Episode 29 – 60 minutes or less

After looking at games you can play in 30 minutes or less, Antoinette and Oliver each present 12 games that play in 60 minutes or less. The categories are the same as last time and we’d love you to play along by commenting below:

  • co-op games
  • dice games
  • word games
  • dexterity games
  • card games
  • area control games
  • tile games
  • deduction / hidden information games
  • resource management games
  • party games
  • strategy games
  • most unusual games

SPOILER – You can see Antoinette and Oliver’s picks right at the bottom of this page.

Intro Music: Black Moons by The 126er on YouTube

Games List

In order of appearance:

  • Aeon’s End
  • Jaws
  • Deep Sea Adventure
  • Raja of the Ganges
  • Spell Smashers
  • Scrabble
  • Hardback
  • Hangman
  • Jenga
  • Catacombs & Castles
  • Klask
  • Flick ‘em Up
  • Flick Fleet
  • Flip Ships
  • Magic the Gathering
  • KeyForge
  • Project Dreamscape
  • Oaxaca
  • Roam
  • Above and Below
  • Near and Far
  • Sleeping Gods
  • Eight-Minute Empires
  • Concordia
  • Castles of Burgundy
  • The Hanging Gardens
  • Q.E.
  • Time Stories
  • Keyflower
  • Viticulture
  • Quacks of Quedlinburg
  • Wits and Wagers: Vegas Edition
  • Bruges
  • On the Underground: London/Berlin
  • Canvas
  • Root
  • Wingspan


Antoinette’s 12 Games

  • co-op game: Aeon’s End
  • dice game: Rajas of the Ganges
  • word game: Spell Smashers
  • dexterity game: Flipships
  • card game: Magic the Gathering
  • area control game: Concordia
  • tile game: Castles of Burgundy
  • deduction / hidden information game: Time Stories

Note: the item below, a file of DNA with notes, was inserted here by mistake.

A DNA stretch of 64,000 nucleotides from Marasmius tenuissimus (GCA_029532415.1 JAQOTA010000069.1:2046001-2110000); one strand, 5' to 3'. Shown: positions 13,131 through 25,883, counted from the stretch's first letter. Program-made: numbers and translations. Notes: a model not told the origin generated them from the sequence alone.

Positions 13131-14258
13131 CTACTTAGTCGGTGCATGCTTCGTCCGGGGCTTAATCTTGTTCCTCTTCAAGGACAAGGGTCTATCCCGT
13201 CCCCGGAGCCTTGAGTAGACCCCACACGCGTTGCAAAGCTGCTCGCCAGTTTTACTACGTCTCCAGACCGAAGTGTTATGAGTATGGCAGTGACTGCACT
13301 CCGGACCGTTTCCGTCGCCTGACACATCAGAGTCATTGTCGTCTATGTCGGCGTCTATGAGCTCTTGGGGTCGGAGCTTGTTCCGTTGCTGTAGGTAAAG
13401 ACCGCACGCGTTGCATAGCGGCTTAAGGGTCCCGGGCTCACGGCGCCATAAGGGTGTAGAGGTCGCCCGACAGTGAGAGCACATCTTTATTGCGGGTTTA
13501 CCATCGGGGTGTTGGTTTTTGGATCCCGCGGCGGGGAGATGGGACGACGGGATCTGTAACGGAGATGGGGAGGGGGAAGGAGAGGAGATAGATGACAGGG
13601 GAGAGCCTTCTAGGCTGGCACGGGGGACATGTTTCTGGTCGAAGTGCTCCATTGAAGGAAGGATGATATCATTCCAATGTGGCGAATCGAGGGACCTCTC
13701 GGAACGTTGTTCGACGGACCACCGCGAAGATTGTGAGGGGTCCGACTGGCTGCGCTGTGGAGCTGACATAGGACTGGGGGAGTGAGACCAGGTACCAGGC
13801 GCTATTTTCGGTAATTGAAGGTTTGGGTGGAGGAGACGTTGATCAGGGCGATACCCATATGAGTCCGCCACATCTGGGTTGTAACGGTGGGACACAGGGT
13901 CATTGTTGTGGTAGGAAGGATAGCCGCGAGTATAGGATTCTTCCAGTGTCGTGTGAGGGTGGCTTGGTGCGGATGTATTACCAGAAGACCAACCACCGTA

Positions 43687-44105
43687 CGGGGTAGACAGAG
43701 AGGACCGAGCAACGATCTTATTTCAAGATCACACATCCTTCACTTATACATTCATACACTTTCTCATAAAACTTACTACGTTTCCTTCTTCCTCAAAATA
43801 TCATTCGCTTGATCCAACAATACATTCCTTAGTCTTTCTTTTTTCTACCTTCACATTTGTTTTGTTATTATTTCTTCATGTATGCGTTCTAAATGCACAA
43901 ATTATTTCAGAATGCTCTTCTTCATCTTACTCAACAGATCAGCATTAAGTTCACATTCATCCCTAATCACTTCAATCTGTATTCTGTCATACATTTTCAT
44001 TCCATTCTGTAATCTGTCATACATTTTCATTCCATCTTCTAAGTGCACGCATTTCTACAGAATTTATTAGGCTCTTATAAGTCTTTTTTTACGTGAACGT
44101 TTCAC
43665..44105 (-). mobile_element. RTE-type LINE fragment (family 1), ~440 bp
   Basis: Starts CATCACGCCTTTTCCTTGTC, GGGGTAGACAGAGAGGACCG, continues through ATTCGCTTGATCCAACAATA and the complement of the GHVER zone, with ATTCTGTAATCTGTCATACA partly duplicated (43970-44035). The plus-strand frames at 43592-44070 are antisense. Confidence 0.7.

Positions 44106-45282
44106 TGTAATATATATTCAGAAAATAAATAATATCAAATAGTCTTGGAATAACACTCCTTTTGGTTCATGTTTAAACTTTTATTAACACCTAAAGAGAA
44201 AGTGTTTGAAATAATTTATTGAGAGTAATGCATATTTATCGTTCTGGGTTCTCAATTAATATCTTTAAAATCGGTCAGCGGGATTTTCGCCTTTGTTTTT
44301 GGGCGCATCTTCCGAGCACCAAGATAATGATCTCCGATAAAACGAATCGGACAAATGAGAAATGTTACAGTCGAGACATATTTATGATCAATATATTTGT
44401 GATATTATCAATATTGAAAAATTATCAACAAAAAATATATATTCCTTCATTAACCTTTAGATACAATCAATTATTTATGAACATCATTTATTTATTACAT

• resource management game: Keyflower
  • party game: Wits and Wagers (Vegas Edition)
  • strategy game: Bruges
  • most unusual game: Root

Oliver’s 12 Games

  • co-op game: Jaws
  • dice game: Deep Sea Adventure
  • word game: Hardback
  • dexterity game: Catacombs & Castles
  • card game: Project Dreamscape
  • area control game: Roam
  • tile game: The Hanging Gardens
  • deduction / hidden information game: Q.E.
  • resource management game: Viticulture
  • party game: Quacks of Quedlinburg
  • strategy game: On the Underground
  • most unusual game: Canvas

One Reply to “Episode 29 – 60 minutes or less”

  1. RogerBW

    co-op games

    Aeon’s End Represent, as I’m told the young people say. I’d also put in a bid for Flash Point again, for the longer setups that don’t fit in 30 minutes, but my main call here is V-Commandos, coop tactical WWII action. Again there are short game options, but it’s at its best with a mission on three or four separate terrains, with teams combining and splitting apart as their skills are needed.

    dice games

    I’m not sure I really know any dice games that last this long. So I’ll go for Rallyman GT, which stretches the idea of dice game a bit, but the manufacturer insists on describing it as “roll and move”. (It really isn’t!) It’s a vicious game of speed management, overtaking and blocking, and I love it.

    word games

    I’ve enjoyed Hardback though not hugely, but my pick here is Ondra Skoupý’s Letter Jam. Not the same if you’re not in a pub, though, and it helps a lot of everyone has roughly the same vocabulary size.